You probably know the American South is sometimes called the Sun Belt, or the Bible Belt, but have you heard of the Black Belt? Originally the term referred to regions of rich, dark, fertile soil ideal for farming (in other words, the South). Now it refers not only to the dark soil, but also to the skin of many of the people who live here.
Adena White, a homegrown Arkansan, created Blackbelt Voices to explore the cultural crossroads of being black and Southern. After an award-winning debut, Blackbelt Voices Season 2 will focus on the politics of being a black voter in the South. The first episode, “Fighting for the South,” features voices of black women running for office, activists helping to get out the vote, and experts on media bias.
“Something that frustrated me about the election was just kind of how the South is seen as white. … Where are black Southerners in the conversation?”Adena White, creator of Blackbelt Voices
White and co-hosts Katrina Dupins and Kara Wilkins draw from plenty of lived experience. The granddaughter of dairy farmers, White grew up in rural Center Ridge, Arkansas, and she likes it around here. “I would never want to move too far,” she said. “There’s certain things I just really appreciate about living here, and I can’t let people run me off. People who have been harmed have every right to leave where they grew up. They don’t have to stay for any of that stuff. But, it’s kind of a way to reclaim it. This is my home, too. My family has been in the South since we were brought over from Africa. My grandma has lived on the same piece of land for literally a hundred years. She just turned a hundred.”
So she felt uneasy when she noticed the national conversation, especially in the run-up to the 2016 election, misrepresented the South as she knew it. “Something that frustrated me about the election was just kind of how the South is seen as white,” she said. “Like, when we think of ‘Southern,’ we think, ‘white.’” Think country music, Confederate flags and baby Southern belles in monogrammed smocked dresses. Those things are easy to find, sure, but they aren’t the whole story. “Where are black Southerners in the conversation?” White asked. “Like, black Southerners I grew up with? Where do we fit? Maybe I can tell more stories about the people that I learn from. I just want to talk to them and get to know all the people down here who are really killing it. And there’s so many people, not just activists. Just black folks in the South.”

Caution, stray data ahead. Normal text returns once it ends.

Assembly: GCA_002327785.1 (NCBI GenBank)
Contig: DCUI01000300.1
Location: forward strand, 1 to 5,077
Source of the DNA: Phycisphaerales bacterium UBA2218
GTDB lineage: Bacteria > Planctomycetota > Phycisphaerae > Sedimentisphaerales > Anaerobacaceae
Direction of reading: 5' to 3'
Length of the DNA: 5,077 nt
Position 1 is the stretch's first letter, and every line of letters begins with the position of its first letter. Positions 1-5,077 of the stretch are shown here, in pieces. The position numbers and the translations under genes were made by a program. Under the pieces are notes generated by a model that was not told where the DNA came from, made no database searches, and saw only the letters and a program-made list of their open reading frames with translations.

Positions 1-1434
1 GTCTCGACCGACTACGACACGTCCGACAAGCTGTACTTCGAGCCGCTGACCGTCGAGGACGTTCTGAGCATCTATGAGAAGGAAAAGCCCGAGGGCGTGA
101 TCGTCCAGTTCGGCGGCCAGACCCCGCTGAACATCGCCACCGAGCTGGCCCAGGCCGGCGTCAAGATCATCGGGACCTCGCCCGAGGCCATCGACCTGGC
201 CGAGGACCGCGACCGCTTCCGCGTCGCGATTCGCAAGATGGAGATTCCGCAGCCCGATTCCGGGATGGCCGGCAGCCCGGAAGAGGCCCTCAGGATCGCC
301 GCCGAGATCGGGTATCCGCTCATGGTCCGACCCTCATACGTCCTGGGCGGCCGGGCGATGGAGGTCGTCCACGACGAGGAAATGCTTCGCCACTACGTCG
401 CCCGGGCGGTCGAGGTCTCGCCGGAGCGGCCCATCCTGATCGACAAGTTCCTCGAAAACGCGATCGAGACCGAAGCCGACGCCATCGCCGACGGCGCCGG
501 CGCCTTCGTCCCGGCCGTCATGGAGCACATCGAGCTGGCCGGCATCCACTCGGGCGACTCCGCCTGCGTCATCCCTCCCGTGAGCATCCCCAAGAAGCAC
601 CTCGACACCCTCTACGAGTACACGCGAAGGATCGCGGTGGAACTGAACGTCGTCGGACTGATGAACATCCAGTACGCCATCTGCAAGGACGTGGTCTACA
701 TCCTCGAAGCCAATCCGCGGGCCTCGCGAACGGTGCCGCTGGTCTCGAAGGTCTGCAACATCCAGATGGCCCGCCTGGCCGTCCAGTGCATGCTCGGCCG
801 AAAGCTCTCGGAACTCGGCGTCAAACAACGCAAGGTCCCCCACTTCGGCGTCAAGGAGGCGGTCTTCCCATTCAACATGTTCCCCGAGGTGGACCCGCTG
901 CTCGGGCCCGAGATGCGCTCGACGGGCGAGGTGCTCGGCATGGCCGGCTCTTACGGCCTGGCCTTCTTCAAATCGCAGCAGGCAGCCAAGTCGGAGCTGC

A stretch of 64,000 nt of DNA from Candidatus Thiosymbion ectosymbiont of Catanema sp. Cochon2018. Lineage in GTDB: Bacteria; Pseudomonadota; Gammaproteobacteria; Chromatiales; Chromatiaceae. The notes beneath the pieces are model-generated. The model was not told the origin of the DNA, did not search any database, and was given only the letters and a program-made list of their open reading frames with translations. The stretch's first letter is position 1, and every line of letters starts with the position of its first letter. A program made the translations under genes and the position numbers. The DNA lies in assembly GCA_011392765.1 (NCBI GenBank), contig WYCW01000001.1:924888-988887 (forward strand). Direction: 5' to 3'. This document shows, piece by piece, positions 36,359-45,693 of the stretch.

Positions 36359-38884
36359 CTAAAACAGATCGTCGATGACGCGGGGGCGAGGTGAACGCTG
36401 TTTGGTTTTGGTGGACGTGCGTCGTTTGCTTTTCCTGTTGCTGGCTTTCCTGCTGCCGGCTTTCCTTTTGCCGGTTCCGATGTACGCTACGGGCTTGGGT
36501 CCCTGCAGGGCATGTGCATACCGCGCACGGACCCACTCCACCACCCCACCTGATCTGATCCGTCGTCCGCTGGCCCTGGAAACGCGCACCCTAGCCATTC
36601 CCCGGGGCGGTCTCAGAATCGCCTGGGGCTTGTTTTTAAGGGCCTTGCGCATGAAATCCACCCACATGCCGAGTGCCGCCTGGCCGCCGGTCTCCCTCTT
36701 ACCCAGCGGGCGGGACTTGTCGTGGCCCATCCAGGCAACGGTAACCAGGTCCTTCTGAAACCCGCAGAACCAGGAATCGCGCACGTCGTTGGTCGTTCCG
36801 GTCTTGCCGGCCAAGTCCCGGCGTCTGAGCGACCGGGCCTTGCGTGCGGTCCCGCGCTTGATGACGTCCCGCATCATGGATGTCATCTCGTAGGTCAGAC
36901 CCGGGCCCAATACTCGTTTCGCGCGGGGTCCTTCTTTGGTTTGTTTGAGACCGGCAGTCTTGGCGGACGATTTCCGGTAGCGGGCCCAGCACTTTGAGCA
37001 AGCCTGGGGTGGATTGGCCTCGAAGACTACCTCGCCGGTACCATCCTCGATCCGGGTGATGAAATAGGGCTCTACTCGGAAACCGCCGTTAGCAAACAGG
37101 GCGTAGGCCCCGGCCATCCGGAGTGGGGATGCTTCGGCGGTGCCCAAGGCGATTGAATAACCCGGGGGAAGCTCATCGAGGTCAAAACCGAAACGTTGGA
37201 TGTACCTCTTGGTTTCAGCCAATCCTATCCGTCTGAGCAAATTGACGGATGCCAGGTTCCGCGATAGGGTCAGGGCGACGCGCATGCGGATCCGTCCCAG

And so, with the help of her sister Katrina Dupins on production and Kara Wilkins as co-host, Blackbelt Voices launched in Fall 2019. Some of the topics are unexpected; all of them challenge listeners to consider issues of race in a different way. Some episodes are weighty with the South’s dark and deadly history, others sparkle with art and culture. Headier episodes explore little-known Arkansas true crimes like the Elaine Massacre and a decades-old police brutality cover-up in Conway. One episode covers the significance of natural hair. Another features a black interior designer with tips on choosing houseplants that are hard to kill.
The first episode of Blackbelt Voices Season 2 came out this week and features political organizers working to empower voters in the South.
The first season landed on fertile ground, attracting an audience eager to hear from Southern women of color. In the first year, Blackbelt Voices was featured by Vanity Fair. And the podcast’s logo got loads of attention for its simple beauty and complex symbolism. “It took off faster than we thought,” White said. “It actually took off nationally before it did locally. I think that because the timing is right, people are eager to learn. And that was kind of a combination of having the podcast, and then what happened this summer with the racial reckoning. So those things merged, and I think people are more receptive to it than they maybe have been previously.”